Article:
Hyperemesis Gravidarum

Author: Matthew Streitz, MD (EM Chief Resident at SAUSHEC, USAF) // Edited by: Alex Koyfman, MD (@EMHighAK, EM Attending Physician, UTSW / Parkland Memorial Hospital) and Brit Long, MD (@long_brit)

A 28 y/o F who is a G3P2 with no significant past medical history presents with persistent nausea and vomiting 7 weeks after her last known menstrual period.  Her primary doctor sent her to the ED for treatment and further evaluation.  She has lost 6 lb (2.6 kg) over that time frame.  What are your next steps?  How should her nausea and vomiting be managed in the ED?  What about at home?


Nausea with or without vomiting is very common in early pregnancy, affecting nearly 75% of pregnancies 1,2,3.  Approximately 25% of women will have nausea without vomiting, and the remaining 50% will have nausea and vomiting, which is often present throughout the majority of the day 1,2,9,10,23,54,55.  Of the women who have nausea and vomiting, roughly 35% of those women will have clinically significant disease resulting in lost work, hospitalization, and family relationships which are negatively affected.  The small minority of women who go on to develop hyperemesis gravidarum is roughly 0.3 to 2% of pregnancies affected by nausea and vomiting 1-12.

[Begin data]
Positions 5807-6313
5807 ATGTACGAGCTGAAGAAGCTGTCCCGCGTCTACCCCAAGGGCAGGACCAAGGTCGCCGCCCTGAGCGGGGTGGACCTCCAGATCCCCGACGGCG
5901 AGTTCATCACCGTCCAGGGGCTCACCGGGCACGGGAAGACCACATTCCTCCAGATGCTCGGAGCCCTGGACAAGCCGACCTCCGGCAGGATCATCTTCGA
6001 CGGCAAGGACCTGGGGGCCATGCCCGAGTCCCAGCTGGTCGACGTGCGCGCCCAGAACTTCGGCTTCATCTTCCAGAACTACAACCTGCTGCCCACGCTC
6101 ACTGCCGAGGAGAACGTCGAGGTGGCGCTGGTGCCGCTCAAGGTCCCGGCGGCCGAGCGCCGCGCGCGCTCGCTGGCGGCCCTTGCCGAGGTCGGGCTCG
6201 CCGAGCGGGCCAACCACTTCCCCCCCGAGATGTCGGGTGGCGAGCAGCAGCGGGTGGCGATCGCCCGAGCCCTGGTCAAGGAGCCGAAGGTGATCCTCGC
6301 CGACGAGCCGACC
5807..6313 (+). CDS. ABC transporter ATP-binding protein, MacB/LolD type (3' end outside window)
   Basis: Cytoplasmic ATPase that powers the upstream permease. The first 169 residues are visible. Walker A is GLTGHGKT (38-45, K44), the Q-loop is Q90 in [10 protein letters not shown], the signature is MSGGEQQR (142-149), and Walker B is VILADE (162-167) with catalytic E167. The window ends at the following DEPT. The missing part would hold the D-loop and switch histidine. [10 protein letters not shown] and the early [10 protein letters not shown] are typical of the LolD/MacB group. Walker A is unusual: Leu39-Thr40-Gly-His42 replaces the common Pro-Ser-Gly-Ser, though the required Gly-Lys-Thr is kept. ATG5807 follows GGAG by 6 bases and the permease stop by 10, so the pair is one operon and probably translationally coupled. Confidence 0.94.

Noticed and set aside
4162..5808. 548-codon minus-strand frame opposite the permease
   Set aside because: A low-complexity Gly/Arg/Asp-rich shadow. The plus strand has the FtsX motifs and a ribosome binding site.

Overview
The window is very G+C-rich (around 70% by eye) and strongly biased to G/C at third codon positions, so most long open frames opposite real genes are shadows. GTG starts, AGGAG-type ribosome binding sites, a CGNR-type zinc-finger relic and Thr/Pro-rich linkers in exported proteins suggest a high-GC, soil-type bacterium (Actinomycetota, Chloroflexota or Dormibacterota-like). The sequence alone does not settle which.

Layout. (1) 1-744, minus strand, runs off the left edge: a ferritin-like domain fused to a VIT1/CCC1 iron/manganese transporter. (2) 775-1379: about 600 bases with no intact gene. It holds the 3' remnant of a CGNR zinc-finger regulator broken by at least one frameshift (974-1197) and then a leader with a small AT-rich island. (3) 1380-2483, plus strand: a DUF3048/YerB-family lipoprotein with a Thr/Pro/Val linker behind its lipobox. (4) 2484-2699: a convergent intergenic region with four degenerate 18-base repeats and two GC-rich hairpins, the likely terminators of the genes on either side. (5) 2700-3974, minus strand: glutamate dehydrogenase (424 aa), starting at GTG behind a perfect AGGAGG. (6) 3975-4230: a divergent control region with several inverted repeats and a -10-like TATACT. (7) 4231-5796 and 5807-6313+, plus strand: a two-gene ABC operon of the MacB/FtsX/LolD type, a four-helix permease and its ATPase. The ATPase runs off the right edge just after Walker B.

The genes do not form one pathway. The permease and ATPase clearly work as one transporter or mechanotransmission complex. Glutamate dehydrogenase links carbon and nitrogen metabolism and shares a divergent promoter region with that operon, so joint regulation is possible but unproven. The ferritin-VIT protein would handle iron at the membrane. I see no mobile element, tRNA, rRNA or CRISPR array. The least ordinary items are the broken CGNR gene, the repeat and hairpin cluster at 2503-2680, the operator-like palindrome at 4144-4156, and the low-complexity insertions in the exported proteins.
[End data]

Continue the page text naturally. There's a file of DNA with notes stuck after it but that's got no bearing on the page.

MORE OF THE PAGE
The etiology behind nausea and vomiting in pregnancy is not completely clear and likely multifactorial, and the clinical course of the disease closely follows that of human chorionic gonadotropin (hCG) levels 1,2,4,5,9-11,23-25.  Onset is typically around 4 weeks gestation, peaking at the 9th to 12th weeks, and the symptoms typically resolve (91% of women) by midpregnancy (20 weeks) regardless of severity and therapy.  Women who are younger and those with a history of motion sickness, migraines, and oral contraception associated nausea and vomiting are more likely to develop pregnancy-related nausea and vomiting 1,3,9-11,19,45,46.